P.S. Seems you have installed your SSL cert wrong as whenever I try and go to the site I get a browser error.November 30, 2017 at 5:50 pm #1211583
Hey mate…… in addition to everyone’s elses comments about improving the site speed, I just wanted to mention the site itself comes across as FAR too busy, meaning there is way too much going on – this usually leads to the user leaving the site and not bothering as everything is being thrown at them at once.
This is meant to try and provide helpful feedback and not to offend.November 14, 2017 at 5:10 pm #1211524
[USER=100990]@m4engineers[/USER] provides you some good advice.
I am a web developer myself, however, as Huey said, why do you want a website? When I build a website for a client I have started more focusing on working with them to see what exactly they are trying to achieve with the website and help them achieve those goals, in an overall strategy for their online presence, not just building them a pretty website and sending them on their merry way.
I can’t pretend to know how much you have budgeted for other things in your business, so perhaps $3k is affordable for you, but if this is not the case, then yes, definitely don’t bankrupt yourself with spending $3k on the website and not having much cash flow remaining.
If you think a website is critical to your business starting off, then $3k is a reasonable budget for a basic website.
I’m just getting a new website up myself, but I have done work for other members of this forum, namely [USER=20176]@JacquiPryor[/USER] – and I think she has been pretty happy with my work thus far
I would love to have a chat if of any interest and learn more about your new business and how I can helpOctober 18, 2017 at 9:37 am #1211108October 17, 2017 at 11:08 am #1211104October 12, 2017 at 6:29 am #1211103June 30, 2017 at 6:44 am #1208997
Thanks everyone – been speaking to a few people but unfortunately the barriers seem to be the deadline or CoffeeScript that’s a problem.June 29, 2017 at 6:36 am #1208994June 29, 2017 at 5:28 am #1208992April 17, 2017 at 2:14 pm #1207316Quote:Its very difficult to find a co-founder because you must find someone who is commited to go the extra mile.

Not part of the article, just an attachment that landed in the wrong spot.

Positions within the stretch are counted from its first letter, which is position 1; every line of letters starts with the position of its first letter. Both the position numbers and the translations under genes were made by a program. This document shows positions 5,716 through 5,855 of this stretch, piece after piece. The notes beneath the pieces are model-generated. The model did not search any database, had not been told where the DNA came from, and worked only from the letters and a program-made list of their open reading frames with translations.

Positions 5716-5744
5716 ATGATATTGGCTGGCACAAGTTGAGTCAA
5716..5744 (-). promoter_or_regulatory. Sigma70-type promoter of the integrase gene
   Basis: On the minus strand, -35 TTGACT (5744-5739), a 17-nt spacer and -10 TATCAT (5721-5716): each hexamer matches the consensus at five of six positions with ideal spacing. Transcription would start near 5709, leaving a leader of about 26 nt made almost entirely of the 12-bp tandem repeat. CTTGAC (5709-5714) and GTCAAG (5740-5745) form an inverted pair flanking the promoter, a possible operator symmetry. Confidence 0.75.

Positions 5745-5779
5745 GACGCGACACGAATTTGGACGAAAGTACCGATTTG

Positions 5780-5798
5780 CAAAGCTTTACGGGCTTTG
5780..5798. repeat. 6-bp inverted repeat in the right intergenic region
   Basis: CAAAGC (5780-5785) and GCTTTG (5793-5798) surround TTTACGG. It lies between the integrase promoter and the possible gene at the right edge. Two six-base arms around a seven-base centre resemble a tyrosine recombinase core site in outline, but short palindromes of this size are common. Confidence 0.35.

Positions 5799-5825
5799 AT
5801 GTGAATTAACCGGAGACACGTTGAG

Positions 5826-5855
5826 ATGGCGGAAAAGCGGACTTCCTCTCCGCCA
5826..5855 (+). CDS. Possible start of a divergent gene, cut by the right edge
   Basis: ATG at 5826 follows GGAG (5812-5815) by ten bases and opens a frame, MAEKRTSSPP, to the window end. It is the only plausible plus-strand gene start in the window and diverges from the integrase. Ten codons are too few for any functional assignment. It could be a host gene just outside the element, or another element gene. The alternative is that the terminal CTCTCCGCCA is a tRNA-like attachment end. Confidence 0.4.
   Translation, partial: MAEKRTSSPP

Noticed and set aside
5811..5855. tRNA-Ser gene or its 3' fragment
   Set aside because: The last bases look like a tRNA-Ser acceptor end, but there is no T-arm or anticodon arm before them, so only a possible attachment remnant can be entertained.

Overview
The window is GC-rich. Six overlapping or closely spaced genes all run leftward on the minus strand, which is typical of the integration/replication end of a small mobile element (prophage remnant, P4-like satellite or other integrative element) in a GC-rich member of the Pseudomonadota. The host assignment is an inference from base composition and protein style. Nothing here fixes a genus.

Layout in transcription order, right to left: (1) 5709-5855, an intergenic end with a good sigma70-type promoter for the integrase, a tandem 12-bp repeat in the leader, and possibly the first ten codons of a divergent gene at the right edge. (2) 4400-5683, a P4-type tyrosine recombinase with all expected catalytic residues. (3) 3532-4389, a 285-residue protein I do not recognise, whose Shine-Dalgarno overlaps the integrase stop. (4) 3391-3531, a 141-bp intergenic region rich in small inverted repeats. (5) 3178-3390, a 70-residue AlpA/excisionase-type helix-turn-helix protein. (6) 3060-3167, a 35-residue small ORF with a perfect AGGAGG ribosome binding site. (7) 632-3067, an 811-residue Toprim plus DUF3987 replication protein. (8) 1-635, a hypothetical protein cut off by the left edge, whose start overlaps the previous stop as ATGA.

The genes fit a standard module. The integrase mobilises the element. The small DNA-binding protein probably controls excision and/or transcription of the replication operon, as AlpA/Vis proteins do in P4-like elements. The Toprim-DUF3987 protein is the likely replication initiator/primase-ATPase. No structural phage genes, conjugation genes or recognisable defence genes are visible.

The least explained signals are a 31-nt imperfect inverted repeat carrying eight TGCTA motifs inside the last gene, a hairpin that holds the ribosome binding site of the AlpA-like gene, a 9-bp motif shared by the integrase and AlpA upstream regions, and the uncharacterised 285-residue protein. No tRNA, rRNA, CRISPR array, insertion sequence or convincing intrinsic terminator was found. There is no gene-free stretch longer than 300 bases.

Exactly – and that’s a very hard thing to do, finding someone that is invested in the idea as much as you are.Quote:I have created a new start up called TradesNetwork. Is a marketplace for professional services. I am looking for technical cofounder for over 7 months now. At the start knowone wants to know you but if you continue with your business, i believe that they will come to you.
I just don’t think a lot of people want to take the risk of doing “free work” and then getting nothing out of it for someone elses idea, so yes the trick is as you said, is finding someone that believes in the idea as much as you – I guess surrounding yourself with more people that have an interest in working on startups is the first step; a lot I think just want that steady 9-5 paycheck and call it a day.
But as pointed out earlier, people you generally find in the startup communities are already attached to their ideas lol……. *sigh*
Anyway, best of luck to you and your endeavors.April 5, 2017 at 8:45 am #1207314
I’m definitely open to partners of NON equal value, I guess the percentage stake would be as you say how much time they can commit and also how much value they bring, which also includes financial value.
In fact, I believe that is how one of the other leading commercial forum software companies started out – 2 coders + a marketer.